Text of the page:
Use MUST to command someone from a position of authority. Could be a judge or a parent, etc.
- You must pay the fine within 30 days.
- You must tidy your room if you want to go out later.
Use MUSTN'T to prohibit or warn someone, possibly indirectly (-ve) reporting the rules of authority.
- You mustn't drive without a licence.
- You mustn't do that again!
- You mustn't talk to strangers.
Use MUST and MUSTN'T to talk about an obligation you feel personally.
- I must finish this today!
- They must eat their vegetables too!
- We mustn't be late for the train.
Use HAVE TO in a similar way to MUST, to give obligations from authority - here though it may be indirectly (+ve) reporting the requirement.
- They have to do what the teacher says.
- You have to drive on the left in Ireland.
- I'm sorry, you have to be 18 to see this film.
Use DON'T HAVE TO and NEEDN'T to express a LACK of necessity (NOT a negative order).
- I don't have to do this until tomorrow.
- On Saturdays they don't have to wake up early.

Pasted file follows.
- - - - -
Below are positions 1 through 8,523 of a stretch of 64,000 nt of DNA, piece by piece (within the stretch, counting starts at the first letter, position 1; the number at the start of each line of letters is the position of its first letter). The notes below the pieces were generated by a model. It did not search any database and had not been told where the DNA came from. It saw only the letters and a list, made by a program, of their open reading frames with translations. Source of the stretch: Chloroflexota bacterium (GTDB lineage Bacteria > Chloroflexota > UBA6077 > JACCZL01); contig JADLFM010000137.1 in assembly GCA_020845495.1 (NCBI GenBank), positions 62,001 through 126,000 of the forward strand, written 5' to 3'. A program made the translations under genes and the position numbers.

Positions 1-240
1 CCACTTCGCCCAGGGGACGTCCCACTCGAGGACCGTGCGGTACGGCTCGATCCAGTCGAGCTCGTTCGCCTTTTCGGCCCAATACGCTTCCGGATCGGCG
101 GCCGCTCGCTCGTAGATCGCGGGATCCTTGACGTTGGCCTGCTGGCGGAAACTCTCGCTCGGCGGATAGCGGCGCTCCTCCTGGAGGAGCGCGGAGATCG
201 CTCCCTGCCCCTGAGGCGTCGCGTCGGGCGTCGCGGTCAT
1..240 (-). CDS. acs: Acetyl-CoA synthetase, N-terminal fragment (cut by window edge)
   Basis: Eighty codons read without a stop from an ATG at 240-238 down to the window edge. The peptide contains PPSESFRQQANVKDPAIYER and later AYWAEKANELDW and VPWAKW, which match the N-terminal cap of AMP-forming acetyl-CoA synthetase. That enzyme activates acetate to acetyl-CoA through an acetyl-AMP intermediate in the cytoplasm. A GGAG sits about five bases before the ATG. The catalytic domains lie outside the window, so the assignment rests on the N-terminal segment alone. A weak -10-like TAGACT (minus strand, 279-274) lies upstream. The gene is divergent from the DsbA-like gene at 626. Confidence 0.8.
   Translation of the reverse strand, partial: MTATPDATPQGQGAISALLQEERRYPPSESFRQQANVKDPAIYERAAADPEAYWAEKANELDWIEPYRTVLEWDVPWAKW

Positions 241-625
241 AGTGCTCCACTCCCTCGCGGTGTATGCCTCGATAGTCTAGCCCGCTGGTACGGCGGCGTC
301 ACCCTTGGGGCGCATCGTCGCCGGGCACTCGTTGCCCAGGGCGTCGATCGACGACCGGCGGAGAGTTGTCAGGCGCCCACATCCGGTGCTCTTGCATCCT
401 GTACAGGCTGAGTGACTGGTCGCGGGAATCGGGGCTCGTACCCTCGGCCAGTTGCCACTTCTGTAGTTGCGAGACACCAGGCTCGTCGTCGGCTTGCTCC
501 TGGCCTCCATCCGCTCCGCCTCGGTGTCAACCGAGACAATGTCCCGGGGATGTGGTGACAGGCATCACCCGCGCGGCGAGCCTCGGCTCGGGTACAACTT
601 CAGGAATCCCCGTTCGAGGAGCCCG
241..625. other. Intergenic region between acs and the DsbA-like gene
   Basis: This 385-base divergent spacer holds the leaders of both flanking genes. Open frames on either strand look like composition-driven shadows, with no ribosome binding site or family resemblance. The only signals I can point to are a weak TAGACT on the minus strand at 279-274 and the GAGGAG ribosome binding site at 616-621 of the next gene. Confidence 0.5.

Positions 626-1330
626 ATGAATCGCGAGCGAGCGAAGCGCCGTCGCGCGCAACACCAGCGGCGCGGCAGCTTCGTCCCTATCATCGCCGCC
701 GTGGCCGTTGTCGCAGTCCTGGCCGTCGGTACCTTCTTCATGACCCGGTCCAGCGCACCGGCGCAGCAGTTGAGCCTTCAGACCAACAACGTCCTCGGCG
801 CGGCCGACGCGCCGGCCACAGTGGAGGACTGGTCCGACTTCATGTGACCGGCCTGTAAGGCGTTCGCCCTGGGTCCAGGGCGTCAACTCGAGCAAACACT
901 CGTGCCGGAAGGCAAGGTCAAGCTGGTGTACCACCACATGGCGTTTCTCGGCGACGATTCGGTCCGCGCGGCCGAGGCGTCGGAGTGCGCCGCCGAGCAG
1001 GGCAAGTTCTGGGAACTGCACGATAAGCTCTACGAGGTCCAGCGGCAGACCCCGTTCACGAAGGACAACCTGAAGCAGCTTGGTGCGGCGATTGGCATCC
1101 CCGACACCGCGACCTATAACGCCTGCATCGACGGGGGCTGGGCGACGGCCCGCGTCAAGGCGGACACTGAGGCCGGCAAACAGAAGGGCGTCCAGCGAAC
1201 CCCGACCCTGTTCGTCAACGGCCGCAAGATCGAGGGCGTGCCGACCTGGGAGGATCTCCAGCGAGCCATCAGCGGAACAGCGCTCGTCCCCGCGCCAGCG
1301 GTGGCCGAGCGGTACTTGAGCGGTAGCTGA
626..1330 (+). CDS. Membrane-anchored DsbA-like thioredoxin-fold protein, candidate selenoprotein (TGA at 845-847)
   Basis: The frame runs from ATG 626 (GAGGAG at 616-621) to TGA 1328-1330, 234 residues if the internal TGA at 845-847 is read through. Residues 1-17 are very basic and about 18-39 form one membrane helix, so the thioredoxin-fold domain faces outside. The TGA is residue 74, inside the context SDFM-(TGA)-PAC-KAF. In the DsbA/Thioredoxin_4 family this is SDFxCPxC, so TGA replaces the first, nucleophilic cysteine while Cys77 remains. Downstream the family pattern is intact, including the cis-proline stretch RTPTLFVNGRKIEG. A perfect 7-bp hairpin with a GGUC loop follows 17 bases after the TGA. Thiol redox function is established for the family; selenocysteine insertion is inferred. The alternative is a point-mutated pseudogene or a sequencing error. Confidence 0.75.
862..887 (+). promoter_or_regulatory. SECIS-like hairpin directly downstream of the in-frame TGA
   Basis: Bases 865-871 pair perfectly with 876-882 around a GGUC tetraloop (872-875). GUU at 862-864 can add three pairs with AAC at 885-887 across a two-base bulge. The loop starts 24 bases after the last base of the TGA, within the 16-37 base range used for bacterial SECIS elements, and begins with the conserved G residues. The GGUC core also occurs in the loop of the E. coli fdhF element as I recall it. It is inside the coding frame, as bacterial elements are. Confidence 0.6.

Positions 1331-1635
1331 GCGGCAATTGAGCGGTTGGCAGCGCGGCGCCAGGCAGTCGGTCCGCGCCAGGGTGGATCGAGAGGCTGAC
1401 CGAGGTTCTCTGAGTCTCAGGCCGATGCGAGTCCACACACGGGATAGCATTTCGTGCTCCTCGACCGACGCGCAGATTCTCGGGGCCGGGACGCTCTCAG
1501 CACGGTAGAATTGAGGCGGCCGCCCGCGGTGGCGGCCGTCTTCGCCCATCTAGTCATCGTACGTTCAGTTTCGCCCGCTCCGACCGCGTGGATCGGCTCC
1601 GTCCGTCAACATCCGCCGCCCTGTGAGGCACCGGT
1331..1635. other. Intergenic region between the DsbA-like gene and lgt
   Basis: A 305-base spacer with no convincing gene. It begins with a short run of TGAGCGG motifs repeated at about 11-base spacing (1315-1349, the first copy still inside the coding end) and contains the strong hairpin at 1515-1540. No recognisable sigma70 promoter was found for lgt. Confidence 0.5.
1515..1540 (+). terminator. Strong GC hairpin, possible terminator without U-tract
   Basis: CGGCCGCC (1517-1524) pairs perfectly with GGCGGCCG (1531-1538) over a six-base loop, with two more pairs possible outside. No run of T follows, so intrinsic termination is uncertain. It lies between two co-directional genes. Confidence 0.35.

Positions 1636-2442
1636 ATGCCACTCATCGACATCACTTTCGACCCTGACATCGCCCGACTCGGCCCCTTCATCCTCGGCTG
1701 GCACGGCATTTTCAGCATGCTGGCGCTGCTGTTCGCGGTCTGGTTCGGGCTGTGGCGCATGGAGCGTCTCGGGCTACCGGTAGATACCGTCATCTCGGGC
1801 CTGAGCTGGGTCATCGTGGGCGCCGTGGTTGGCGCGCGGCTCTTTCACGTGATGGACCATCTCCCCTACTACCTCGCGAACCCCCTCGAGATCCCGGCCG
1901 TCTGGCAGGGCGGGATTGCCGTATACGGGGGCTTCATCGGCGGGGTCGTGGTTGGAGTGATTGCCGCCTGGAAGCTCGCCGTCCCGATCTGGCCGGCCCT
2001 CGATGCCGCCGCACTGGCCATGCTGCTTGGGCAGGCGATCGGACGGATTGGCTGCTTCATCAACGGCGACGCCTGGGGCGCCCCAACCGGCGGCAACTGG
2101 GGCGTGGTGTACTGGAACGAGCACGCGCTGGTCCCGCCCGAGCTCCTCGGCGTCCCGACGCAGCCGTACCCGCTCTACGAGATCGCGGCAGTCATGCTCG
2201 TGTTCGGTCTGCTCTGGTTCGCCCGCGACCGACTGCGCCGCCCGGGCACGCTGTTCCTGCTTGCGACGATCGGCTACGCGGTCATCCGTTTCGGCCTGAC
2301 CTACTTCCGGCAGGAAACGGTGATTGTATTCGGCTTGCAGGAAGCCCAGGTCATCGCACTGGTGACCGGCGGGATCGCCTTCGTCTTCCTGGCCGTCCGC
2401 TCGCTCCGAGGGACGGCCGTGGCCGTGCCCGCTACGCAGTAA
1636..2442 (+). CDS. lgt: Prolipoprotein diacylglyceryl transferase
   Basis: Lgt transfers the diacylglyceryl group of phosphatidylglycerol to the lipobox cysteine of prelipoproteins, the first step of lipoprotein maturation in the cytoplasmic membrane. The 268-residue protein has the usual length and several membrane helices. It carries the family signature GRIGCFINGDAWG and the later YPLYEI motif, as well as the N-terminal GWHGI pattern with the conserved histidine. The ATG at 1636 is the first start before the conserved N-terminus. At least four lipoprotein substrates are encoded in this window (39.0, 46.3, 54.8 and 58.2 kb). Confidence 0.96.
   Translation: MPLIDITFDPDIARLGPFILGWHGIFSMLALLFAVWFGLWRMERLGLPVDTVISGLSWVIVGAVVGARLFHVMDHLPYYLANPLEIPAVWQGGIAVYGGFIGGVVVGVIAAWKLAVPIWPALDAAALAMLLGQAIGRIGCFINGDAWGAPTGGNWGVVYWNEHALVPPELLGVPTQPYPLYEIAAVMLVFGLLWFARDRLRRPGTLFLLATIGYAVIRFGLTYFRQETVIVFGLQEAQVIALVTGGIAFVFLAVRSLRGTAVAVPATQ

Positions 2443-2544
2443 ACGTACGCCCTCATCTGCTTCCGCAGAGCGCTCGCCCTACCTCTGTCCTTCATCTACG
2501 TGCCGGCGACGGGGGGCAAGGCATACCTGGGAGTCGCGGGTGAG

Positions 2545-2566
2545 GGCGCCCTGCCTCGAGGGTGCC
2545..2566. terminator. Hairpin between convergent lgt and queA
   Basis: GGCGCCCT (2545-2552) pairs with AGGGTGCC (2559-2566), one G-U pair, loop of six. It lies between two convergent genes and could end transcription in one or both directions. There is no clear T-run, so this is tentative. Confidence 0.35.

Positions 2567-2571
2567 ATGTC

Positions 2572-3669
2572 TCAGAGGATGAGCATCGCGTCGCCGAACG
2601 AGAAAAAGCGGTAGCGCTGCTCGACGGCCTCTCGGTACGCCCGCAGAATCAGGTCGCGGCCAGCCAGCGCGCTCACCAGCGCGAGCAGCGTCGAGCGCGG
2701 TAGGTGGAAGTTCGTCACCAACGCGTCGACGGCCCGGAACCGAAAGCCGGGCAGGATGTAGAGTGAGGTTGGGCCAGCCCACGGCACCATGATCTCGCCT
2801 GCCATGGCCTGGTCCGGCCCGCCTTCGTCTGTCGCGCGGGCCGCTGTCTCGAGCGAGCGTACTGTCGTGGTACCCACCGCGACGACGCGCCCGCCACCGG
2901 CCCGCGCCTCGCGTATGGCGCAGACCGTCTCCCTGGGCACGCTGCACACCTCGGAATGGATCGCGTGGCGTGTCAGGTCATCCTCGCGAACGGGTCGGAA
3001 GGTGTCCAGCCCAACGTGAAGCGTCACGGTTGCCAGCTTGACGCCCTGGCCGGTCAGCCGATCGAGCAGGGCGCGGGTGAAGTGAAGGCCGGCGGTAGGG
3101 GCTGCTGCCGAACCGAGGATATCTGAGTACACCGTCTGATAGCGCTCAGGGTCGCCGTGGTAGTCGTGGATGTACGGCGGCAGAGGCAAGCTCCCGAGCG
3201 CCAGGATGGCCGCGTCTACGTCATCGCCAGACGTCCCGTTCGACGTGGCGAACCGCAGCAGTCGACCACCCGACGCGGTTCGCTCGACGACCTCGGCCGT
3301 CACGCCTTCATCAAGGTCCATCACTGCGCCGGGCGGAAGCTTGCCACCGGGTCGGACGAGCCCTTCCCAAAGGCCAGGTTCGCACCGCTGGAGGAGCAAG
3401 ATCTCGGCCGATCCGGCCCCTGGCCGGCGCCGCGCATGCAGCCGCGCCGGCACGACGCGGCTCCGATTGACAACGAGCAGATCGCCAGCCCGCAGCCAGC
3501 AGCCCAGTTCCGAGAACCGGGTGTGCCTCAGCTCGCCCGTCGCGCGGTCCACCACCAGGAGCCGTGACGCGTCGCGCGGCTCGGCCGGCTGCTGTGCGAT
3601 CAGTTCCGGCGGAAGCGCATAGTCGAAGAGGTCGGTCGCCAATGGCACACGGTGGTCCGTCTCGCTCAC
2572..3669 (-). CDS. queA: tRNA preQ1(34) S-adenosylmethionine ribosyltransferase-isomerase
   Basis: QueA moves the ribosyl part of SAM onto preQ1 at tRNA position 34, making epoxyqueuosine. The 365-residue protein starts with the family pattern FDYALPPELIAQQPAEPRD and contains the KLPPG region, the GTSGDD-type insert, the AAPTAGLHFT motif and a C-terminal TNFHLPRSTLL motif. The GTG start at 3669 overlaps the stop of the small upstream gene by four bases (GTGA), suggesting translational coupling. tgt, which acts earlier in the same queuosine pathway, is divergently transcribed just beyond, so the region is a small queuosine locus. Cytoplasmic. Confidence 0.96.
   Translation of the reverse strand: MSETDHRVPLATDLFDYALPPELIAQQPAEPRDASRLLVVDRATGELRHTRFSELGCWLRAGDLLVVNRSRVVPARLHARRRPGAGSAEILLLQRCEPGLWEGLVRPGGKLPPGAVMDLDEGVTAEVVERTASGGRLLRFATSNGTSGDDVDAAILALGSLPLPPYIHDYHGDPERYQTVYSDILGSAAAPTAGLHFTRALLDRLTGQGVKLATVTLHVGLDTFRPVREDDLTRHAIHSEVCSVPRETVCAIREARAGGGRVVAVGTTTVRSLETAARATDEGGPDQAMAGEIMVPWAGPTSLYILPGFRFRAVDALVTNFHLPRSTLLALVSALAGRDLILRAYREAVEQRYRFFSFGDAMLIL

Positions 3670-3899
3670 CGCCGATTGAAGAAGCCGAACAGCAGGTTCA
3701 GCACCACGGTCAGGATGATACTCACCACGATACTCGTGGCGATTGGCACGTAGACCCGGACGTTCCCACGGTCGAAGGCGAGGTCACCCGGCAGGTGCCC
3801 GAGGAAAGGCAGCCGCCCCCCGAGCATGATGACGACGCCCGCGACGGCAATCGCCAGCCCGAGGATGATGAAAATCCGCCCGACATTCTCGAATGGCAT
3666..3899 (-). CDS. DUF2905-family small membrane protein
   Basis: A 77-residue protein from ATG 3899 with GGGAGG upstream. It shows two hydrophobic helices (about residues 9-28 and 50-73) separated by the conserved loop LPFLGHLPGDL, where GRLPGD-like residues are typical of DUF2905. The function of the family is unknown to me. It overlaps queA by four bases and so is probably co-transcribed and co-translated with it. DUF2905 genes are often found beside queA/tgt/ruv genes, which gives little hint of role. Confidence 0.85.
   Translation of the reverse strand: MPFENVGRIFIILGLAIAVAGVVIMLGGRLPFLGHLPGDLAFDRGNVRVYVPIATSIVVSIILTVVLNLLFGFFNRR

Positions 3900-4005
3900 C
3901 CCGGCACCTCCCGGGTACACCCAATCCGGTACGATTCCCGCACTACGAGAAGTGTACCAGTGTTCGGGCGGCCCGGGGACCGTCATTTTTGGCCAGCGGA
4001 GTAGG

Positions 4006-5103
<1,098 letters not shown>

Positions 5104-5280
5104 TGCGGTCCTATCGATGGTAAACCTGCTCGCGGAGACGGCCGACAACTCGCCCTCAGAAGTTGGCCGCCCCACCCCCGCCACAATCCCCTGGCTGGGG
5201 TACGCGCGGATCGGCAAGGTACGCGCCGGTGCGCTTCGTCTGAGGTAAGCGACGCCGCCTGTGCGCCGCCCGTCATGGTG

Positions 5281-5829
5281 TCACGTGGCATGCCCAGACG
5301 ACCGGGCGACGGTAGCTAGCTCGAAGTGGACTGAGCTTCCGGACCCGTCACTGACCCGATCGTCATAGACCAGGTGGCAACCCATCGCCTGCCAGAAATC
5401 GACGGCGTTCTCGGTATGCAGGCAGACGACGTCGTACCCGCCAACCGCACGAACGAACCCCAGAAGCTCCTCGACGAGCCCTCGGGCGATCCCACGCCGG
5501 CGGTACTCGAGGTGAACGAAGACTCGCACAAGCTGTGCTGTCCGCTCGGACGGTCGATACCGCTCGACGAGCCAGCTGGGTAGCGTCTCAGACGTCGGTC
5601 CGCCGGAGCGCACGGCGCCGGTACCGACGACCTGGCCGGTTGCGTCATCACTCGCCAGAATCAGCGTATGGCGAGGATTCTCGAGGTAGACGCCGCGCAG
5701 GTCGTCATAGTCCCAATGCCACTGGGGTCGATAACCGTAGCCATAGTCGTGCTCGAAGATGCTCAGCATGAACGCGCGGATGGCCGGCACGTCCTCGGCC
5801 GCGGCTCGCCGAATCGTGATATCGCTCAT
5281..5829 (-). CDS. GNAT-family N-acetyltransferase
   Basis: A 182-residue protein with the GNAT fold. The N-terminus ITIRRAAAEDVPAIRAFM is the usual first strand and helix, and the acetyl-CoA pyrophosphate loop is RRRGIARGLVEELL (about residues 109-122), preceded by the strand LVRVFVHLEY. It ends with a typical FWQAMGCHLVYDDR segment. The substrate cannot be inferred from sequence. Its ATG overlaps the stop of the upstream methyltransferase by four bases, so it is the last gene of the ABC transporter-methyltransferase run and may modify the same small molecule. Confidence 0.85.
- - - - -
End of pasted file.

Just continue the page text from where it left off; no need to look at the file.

- She needn't come if she doesn't want to.
"Don't have to/Needn't" are VERY different than "Mustn't"
- You mustn't drink that, it's poisonous. (Don't drink it!)
- You needn't drink the milk if you don't want to. (You decide to drink or not)
- You don't have to drink alcohol, you know? (You decide to drink or not)
Form of Must
- Has no future form. Use WILL HAVE TO.
- Tomorrow I will have to work all day.
- Has no past form. Use HAD TO.
- I had to pay the fine immediately.
- MUST is not followed by 'TO'
- I must go.
- NOT I must to go.
Form of Needn't
- NEEDN'T is not followed by 'TO'
- I needn't go.
- NOT I needn't to go.